I didn't choose to change very much based on comments from my fellow students. I did take some comments on board, and certain mistakes were highlighted to me that I would not have noticed myself. But the redrafting mainly came from new ideas that I had myself, improvements that I had thought of almost as soon as I had submitted the piece. If you're not too precious about your work it can be very easy to see the flaws in it - though, of course, you will never be as critical and/or objective as your editor (I'm assuming; what do I know though, I don't have an editor!). It was very useful to have redrafting as an assignment, because it meant that I got to experience that process sooner than I might have expected. Polishing, honing, refining (don't you just love a thesaurus?!), and finding out what an excellent piece of writing you can produce is very exciting. It is for me anyway.

But here's another rub: this way of working takes forever. I worked on my first novel for about a year and a half, and I completed (to a state of near perfection) only four chapters! Granted, I didn't have many hours available in a week, and I have more now. But to take eighteen months to write four chapters is rather disheartening. Now, this could just be me, because I am an excellent procrastinator. You could choose to work on one chapter at a time, and rework and rework until you're happy with it, and you could have a novel written in a few months. All I can say is, it's worth a try with a chapter or two. You might like it. It might help you to feel inspired. That's what's good about this method - you can see how good you can be, and you can be spurred on to create more perfect chapters, one... word... at... a... time.... As you can see, I haven't used this method with this hub - it's quite obviously been written right off the top of my head.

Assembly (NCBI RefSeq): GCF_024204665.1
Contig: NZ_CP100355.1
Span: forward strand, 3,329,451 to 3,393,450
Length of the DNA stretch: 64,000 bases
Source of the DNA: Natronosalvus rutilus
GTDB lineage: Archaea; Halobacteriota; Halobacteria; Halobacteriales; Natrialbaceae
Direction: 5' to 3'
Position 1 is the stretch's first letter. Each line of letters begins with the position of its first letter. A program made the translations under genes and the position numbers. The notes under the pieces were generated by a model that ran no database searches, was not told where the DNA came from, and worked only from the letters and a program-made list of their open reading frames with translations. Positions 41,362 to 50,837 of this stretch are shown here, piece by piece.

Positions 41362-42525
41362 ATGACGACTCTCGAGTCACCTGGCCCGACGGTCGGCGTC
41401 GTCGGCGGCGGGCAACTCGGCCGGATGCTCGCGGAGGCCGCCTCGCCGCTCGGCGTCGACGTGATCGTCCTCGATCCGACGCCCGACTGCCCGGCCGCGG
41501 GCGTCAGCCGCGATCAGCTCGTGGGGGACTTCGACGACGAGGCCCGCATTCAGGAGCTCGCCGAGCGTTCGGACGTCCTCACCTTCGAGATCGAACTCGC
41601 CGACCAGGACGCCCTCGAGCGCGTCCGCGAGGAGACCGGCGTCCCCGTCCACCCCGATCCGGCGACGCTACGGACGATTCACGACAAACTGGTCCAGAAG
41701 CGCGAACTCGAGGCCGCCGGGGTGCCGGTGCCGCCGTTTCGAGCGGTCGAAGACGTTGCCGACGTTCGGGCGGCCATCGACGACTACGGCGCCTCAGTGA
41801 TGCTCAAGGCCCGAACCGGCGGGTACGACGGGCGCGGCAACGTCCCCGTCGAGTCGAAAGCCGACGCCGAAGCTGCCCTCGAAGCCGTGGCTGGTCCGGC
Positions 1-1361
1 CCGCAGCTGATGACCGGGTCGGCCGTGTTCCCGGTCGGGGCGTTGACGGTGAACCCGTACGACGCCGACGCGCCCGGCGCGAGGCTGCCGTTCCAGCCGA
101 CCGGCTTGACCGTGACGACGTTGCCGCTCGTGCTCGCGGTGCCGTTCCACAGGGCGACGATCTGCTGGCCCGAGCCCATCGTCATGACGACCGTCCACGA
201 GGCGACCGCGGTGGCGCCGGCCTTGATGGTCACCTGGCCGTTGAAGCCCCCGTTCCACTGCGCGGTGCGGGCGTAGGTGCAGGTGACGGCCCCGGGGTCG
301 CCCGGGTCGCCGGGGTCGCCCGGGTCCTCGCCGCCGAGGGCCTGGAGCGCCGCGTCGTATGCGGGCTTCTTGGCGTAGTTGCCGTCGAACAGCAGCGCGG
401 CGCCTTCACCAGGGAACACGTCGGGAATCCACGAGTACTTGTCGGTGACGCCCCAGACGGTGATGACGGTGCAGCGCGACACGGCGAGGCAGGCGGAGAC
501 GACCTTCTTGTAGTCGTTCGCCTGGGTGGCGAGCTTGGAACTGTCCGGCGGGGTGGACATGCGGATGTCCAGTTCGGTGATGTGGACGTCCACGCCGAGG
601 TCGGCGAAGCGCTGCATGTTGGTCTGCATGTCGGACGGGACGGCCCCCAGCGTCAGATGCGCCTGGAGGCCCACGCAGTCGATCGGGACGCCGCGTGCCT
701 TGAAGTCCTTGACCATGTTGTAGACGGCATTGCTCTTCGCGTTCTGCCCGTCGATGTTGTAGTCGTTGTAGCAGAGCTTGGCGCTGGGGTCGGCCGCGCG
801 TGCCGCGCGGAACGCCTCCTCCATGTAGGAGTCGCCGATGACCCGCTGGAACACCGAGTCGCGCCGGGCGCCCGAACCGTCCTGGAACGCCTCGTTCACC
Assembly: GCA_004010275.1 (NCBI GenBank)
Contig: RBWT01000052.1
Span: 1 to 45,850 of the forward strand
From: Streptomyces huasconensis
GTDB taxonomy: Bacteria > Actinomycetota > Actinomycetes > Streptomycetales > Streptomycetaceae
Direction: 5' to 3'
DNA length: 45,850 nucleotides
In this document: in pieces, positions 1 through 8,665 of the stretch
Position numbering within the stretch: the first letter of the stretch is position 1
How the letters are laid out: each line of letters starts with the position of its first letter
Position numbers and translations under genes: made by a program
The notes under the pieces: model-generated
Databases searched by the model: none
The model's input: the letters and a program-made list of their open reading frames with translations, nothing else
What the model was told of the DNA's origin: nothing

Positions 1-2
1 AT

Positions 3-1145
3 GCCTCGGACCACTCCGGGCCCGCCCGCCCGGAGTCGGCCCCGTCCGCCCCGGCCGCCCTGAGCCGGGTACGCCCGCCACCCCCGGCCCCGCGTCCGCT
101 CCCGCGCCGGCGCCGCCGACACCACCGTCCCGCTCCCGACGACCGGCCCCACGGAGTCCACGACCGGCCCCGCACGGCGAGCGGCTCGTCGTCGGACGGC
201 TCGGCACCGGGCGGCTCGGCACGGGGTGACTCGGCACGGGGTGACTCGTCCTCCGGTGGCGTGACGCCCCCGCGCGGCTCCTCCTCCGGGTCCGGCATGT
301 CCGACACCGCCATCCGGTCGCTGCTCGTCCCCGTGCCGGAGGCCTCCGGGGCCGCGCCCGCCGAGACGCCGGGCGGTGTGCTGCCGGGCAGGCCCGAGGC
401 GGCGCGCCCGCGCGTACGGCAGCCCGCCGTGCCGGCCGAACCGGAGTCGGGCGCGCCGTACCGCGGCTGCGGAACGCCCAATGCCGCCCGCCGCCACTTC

The fourth method

I don't actually have a fourth method to talk about. I did just make up that bit about four methods, because I thought it was a little bit humorous. If you know of more methods please do tell us about them in a comment. I'm sure there are lots of more seasoned and experienced readers out there in Hubland who will have innumerable stories about what works for them, and what definitely doesn't. Please share you worldly wisdom.

I hope, in the distant future, to be able to rewrite this hub myself, when I've had a few novels published and do actually have more of an idea of what I'm talking about. That's all for now folks.

Perhaps you would enjoy trying this kind of expression on for size?

You too can achieve this slightly nutty expression, despite not having yet completed a full and exceptional draft of your first novel.  Enjoy yourself.
You too can achieve this slightly nutty expression, despite not having yet completed a full and exceptional draft of your first novel. Enjoy yourself.

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    • attemptedhumour profile image

      attemptedhumour 6 years ago from Australia